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Degradation of women in today’s advertising

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0096 2251 2110 8105
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I’ve been asked to do a little analysis of the impression that women give and how they’re depicted in some of today’s advertisements. The general viewpoint in my class is that women in these ads are shown in most of the cases as “easy”, “slutty”, vulgar sex objects, and that this leads to degradation and humiliation of women in general. Some were from local publicity, but you may be familiar with the AXE commercials, for example, where women always appear to engage in these lustful and vulgar acts with a complete stranger, and also approve and follow his “invasive” behavior just because of his deodorant, and that all this is shown as a sign of his audacity and masculinity, encouraging society to behave in this manner, spreading a degrading image of women and destroying moral values (I’m just quoting all this from memory.) However, they also say that women in those ads are the ones provoking men to act this way, and that they seem to want to be harassed, so others might think that therefore all this is justified. Do you agree with this assessment? What do you think of this kind of advertising?

Edited by 0096 2251 2110 8105
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Do you agree with this assessment? What do you think of this kind of advertising?

I don't think it's proper to say there is anything sexually degrading about such advertisements. "Vulgar acts" is a fancy way of saying "sex makes me uncomfortable". Sex shouldn't make anyone uncomfortable. What is degrading, I think, is trying convince people to buy a product because it is the "trendy" thing to do, or because guys are "supposed" to be trying to attract hot women whenever possible.

Edited by Eiuol
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I do not agree with the premise (that advertisements set cultural norms).

If an advertisement showed, for example, somebody going on a rampage with a knife - then drinking a can of coke, it wouldn't make coke *or* murder seem cool by association.

The advertisement has to resonate with an audience to get its attention, and then present the product. It does not dictate, it follows. Advertisements are like Gail Wynand - seemingly incredibly powerful, until they try to disagree with the crowd.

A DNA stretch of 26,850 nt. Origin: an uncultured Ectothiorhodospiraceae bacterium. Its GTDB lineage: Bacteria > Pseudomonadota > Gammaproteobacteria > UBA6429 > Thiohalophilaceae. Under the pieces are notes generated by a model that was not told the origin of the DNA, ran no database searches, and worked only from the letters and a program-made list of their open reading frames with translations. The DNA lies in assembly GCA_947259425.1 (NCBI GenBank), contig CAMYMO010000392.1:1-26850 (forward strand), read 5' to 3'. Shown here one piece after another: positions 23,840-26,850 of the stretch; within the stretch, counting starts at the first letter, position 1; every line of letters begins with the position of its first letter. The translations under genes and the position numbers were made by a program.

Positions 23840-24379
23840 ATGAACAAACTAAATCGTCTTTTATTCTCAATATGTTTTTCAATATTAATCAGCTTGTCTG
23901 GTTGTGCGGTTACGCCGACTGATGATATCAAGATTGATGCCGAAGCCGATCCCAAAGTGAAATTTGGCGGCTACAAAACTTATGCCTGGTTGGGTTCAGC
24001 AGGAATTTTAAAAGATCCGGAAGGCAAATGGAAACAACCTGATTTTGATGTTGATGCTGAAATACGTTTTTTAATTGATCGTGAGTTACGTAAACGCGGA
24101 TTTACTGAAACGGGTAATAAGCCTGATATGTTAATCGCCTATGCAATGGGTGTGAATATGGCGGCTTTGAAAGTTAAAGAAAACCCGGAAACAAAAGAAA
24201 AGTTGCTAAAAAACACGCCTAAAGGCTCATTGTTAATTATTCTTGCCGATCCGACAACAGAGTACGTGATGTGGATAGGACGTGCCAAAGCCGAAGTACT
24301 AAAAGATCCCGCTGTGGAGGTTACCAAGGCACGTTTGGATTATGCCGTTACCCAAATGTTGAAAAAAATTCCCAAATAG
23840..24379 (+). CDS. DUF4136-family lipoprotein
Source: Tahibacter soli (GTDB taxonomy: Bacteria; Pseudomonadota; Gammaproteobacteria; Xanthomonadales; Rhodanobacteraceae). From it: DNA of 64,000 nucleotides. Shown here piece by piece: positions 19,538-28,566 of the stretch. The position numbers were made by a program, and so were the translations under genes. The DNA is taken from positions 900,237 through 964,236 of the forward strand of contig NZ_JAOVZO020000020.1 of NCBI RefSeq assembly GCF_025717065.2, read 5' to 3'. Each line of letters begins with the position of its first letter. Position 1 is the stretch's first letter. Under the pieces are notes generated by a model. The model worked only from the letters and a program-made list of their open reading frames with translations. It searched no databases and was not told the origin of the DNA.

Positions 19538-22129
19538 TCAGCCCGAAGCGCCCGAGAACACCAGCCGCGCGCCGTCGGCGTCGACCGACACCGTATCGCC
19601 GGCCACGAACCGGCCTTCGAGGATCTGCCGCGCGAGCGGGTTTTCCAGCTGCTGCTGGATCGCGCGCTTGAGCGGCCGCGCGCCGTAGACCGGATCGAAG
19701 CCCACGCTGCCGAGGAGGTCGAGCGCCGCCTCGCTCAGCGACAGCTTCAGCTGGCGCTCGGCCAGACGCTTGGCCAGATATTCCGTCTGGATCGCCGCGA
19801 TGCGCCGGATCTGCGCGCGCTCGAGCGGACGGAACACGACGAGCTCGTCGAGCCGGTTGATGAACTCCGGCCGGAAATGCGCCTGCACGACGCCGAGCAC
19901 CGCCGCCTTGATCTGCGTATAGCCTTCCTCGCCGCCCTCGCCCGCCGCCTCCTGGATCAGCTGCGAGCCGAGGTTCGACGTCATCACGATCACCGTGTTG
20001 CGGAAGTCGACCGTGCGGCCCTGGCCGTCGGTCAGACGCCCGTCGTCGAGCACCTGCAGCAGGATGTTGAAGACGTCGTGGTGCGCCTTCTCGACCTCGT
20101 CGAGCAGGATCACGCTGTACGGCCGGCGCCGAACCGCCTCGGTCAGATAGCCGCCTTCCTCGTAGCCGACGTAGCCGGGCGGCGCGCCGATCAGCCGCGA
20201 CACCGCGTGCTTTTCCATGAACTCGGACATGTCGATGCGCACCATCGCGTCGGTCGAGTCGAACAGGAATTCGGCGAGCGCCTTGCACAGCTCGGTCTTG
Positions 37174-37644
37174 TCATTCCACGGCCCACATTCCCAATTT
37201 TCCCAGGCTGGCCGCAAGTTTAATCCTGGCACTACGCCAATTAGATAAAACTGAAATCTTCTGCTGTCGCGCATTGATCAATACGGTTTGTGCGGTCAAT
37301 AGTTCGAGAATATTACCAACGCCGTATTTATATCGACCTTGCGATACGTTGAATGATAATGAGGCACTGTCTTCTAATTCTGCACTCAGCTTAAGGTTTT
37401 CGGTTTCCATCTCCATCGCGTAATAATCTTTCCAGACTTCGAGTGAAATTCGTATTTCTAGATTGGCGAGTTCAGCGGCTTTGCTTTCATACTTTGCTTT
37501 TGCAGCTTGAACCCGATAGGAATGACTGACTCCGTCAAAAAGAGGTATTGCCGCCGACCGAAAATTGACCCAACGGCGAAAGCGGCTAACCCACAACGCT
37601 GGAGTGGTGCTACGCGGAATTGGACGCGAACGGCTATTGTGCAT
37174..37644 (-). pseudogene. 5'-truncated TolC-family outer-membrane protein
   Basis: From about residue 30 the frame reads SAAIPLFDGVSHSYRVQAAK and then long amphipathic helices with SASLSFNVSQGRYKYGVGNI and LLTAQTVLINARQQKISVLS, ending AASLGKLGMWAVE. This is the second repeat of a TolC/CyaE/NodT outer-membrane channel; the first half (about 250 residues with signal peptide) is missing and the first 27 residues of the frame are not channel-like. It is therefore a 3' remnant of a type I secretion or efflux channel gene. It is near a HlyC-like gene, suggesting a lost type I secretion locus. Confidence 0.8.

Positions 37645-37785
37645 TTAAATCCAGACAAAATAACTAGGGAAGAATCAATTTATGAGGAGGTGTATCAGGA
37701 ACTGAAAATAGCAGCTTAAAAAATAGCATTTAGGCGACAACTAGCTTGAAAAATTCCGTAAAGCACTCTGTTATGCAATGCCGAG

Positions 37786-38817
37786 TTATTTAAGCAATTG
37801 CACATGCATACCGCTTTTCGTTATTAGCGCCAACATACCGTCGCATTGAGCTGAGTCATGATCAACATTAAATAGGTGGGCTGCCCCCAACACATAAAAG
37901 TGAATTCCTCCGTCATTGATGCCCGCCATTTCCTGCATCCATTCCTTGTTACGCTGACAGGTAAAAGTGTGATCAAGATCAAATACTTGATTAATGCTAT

Furthermore, I'm not entirely sure women are degraded by adverts. I've never seen it. Axe (or Lynx, as its called here in the UK) has the theme that by smelling like their product, women will be magnetically drawn to you. Obviously this is a (comical) exaggeration, it's meant to be a little bit funny - while at the same time saying "This makes you more attractive"

Obviously it would be stupid for the advertisement to depict a scenario where the man wears Axe/Lynx, meets a woman and they value each other immensely, and her perception of him is slightly improved by his scent, so they have sex. That would be ridiculous, it wouldn't sell the product at all. It might make a good novel or movie, or a aspirational real life scenario, but in these cases the scent would be irrelevant!

We all know that smelling of the latest fragrance to come from the Axe/Lynx factory isn't the primary motivation when it comes to choosing a partner, and we all know that women aren't going to run to us like animals, throwing their clothes off, because we spray this stuff. The point is that the advertisement takes what is good about the product, and what may well be someone's motivation for buying it (a nicer scent to make yourself more attractive when finding a partner) and exaggerates it.

Edited by tito
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Given Rand's uniqueness among major female figures of the last hundred years in terms of gender identity and relations I look forward to seeing someone really tackle the OP and give an Objectivist critique of the portrayal of women in these 'sexist' ads.

PS - I personally find the ads heterosexism and delegitmization of the Lesbian aesthetic a step backward in the struggle of liberation. I mean come on, lesbians rock! :)

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Do you agree with this assessment?

No, as far as the only commercials you mentioned, that I've seen (the ones for Axe). There's nothing vulgar about the Axe commercials, nor do they attempt to emphasize a negative quality in women. Obviously, literally behaving that way would not be appropriate, but being appropriately sexual, depending on your context, is. Any critique that rejects women's sexuality as unbecoming or vulgar, or the depiction of women behaving sexually on TV as harmful, on principle, is misguided.

The only valid argument then remains that those women are being inappropriate in the context of an elevator ride in public, or a public sidewalk, and that is wrong. Which would be a good argument, if the commercials weren't meant to be humorous. But therein lies the humor of the commercials, that inappropriate behavior is intended to be out of the ordinary, in other words it is funny precisely because something inappropriate is being done. All comedy is based on saying or doing the wrong thing, and all comedy requires the audience to fully recognize that the wrong thing is being said and done, with the express purpose of ridiculing that "wrong thing".